But honestly, I can’t blame them. Death and any type of tragedy/trauma/heartbreak/massive life event that throws a grenade into your normal is terrifying because it suggests that you — the observer — might be greeted with that type of grenade next. And who wants to invite that type of chaos? Who wants to accept that sometimes fucked-up shit happens, and the only thing we can do is stand around, wide-eyed and in shock, thinking, “What the fuck?” Not a soul. Instead, we want to suggest that maybe, just maybe, there’s a silver lining. A lesson to be learned. Something better that will follow because my God, something has to. We say “everything happens for a reason,” I think, because the alternative is too frightening. What if there isn’t a reason? What if that fucking thing happened because it just did, and now here we are? How isolating is that? How horrifying? There has to be something bigger at play — something hidden in the footnotes that will give us a chance to draw a line from point A to point B, and soothe ourselves with the belief that we’ve figured out how the universe works. So . . . we point to the reason. And it doesn’t really help.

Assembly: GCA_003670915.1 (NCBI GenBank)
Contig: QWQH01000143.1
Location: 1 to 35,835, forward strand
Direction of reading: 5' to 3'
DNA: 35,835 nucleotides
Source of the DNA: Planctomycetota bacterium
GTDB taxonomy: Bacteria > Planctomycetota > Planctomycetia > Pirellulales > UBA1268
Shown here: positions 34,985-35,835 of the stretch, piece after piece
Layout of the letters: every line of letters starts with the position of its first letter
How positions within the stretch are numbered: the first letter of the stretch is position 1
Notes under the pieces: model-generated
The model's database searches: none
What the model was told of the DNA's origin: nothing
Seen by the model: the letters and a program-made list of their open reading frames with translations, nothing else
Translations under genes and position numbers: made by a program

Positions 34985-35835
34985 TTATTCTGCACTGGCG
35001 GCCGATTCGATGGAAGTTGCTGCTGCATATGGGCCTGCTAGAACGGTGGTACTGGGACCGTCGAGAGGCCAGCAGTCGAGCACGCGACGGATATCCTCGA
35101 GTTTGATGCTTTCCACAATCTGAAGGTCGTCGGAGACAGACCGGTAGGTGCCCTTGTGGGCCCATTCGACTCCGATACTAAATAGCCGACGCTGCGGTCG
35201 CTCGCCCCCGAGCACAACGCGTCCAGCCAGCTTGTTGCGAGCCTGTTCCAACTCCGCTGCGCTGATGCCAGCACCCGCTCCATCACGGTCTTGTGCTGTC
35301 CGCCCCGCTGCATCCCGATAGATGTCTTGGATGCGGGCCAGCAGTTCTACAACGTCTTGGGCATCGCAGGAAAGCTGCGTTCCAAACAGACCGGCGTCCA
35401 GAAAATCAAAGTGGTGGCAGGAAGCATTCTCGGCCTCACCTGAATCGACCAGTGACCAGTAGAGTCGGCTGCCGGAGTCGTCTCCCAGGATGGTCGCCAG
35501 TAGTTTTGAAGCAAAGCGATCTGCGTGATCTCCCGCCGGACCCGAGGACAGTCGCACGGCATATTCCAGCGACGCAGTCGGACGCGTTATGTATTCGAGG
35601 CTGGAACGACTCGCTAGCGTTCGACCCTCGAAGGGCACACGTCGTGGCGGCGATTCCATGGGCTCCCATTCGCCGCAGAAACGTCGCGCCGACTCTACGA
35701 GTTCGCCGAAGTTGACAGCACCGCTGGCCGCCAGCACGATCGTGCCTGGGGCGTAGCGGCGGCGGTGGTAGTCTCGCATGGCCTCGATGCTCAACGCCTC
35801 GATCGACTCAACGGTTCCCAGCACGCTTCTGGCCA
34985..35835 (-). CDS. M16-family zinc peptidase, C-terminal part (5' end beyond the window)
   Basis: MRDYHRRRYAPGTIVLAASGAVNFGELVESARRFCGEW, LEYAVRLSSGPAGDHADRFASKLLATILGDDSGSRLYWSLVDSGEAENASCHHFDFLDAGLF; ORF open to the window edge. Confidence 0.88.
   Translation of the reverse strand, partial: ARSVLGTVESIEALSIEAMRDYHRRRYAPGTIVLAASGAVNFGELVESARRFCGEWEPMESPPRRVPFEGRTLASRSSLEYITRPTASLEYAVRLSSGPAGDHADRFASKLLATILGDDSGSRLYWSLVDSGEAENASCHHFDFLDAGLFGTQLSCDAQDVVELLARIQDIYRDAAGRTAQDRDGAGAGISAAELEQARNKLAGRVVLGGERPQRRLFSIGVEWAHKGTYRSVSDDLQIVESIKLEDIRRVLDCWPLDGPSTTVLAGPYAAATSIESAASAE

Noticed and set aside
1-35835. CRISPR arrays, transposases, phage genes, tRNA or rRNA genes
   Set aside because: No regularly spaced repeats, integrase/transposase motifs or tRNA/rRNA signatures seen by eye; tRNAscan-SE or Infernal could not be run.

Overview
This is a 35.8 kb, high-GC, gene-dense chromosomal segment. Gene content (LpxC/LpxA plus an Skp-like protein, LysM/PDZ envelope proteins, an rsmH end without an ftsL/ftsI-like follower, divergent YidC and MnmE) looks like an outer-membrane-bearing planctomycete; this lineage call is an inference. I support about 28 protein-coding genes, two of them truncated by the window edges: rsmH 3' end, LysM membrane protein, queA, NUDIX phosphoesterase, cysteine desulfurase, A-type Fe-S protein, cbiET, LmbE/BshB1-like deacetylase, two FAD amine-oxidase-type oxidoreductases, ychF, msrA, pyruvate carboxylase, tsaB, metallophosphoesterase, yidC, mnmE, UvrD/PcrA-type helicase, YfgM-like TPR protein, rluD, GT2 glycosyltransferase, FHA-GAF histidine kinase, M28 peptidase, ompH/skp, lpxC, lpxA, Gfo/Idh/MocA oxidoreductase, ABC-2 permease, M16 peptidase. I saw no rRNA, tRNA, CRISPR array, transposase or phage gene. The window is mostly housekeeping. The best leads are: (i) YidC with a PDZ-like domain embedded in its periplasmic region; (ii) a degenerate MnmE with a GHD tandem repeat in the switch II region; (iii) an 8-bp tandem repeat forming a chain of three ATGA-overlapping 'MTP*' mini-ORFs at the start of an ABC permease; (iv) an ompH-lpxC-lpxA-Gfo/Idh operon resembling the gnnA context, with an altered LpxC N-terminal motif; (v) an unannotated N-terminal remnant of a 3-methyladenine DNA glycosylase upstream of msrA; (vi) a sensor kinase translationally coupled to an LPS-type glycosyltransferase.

What has helped me is the comfort in knowing that I don’t know. I have no idea what lurks beyond the veil, and that’s enough for me. Another thing? Knowing that whatever happens, good or bad, we get to make choices. We get to decide how we’ll process and react and change and what we need, and what we don’t need, and whether we want to be alone or with friends or with family or with a therapist or with our pets. When bad things happen (and good too, but we’re talking sad shit here), we get to react in the way we need to in that moment. We get to embark on our own chain of events, ending TBD. I’m convinced that the only wrong way to grieve or process or endure is to do it at the expense of another person, and even then, sometimes that will happen and you have the choice to apologize and talk about it, or the choice to double-down and see where that goes. (Which, as someone who’s done both, I will say it’s easier to come back and say, “I am so sorry.”) Ultimately, we get to decide if something happened for a reason, or if it happened and now here we are. I know we want to make the people we love feel better, but sometimes part of recovering from whatever they’ve gone through is accepting that they’re on their own clock, and a mantra dismissing a catalyst as “fate” will not dull their ache.